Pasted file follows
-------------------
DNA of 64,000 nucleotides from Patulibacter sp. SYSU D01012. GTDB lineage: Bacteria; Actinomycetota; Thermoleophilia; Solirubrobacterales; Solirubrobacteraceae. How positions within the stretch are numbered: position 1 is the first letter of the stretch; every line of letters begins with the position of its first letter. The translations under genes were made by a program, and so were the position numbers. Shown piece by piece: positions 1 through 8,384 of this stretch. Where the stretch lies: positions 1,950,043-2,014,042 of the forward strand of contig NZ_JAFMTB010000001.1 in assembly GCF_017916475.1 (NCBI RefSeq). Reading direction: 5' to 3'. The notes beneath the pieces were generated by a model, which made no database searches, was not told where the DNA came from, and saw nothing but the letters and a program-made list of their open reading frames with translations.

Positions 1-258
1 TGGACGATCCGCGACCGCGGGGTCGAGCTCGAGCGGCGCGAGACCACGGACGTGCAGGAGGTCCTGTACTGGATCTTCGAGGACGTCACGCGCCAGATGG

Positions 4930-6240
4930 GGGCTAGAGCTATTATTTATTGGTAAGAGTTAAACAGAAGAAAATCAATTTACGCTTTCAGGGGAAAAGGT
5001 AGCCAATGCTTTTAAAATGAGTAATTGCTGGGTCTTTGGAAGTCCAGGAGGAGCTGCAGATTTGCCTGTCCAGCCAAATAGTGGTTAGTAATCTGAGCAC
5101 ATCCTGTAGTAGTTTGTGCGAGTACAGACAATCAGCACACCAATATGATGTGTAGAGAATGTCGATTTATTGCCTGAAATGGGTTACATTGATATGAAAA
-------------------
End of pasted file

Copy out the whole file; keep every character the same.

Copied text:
DNA of 64,000 nucleotides from Patulibacter sp. SYSU D01012. GTDB lineage: Bacteria; Actinomycetota; Thermoleophilia; Solirubrobacterales; Solirubrobacteraceae. How positions within the stretch are numbered: position 1 is the first letter of the stretch; every line of letters begins with the position of its first letter. The translations under genes were made by a program, and so were the position numbers. Shown piece by piece: positions 1 through 8,384 of this stretch. Where the stretch lies: positions 1,950,043-2,014,042 of the forward strand of contig NZ_JAFMTB010000001.1 in assembly GCF_017916475.1 (NCBI RefSeq). Reading direction: 5' to 3'. The notes beneath the pieces were generated by a model, which made no database searches, was not told where the DNA came from, and saw nothing but the letters and a program-made list of their open reading frames with translations.

Positions 1-258
1 TGGACGATCCGCGACCGCGGGGTCGAGCTCGAGCGGCGCGAGACCACGGACGTGCAGGAGGTCCTGTACTGGATCTTCGAGGACGTCACGCGCCAGATGG

Positions 4930-6240
4930 GGGCTAGAGCTATTATTTATTGGTAAGAGTTAAACAGAAGAAAATCAATTTACGCTTTCAGGGGAAAAGGT
5001 AGCCAATGCTTTTAAAATGAGTAATTGCTGGGTCTTTGGAAGTCCAGGAGGAGCTGCAGATTTGCCTGTCCAGCCAAATAGTGGTTAGTAATCTGAGCAC
5101 ATCCTGTAGTAGTTTGTGCGAGTACAGACAATCAGCACACCAATATGATGTGTAGAGAATGTCGATTTATTGCCTGAAATGGGTTACATTGATATGAAAA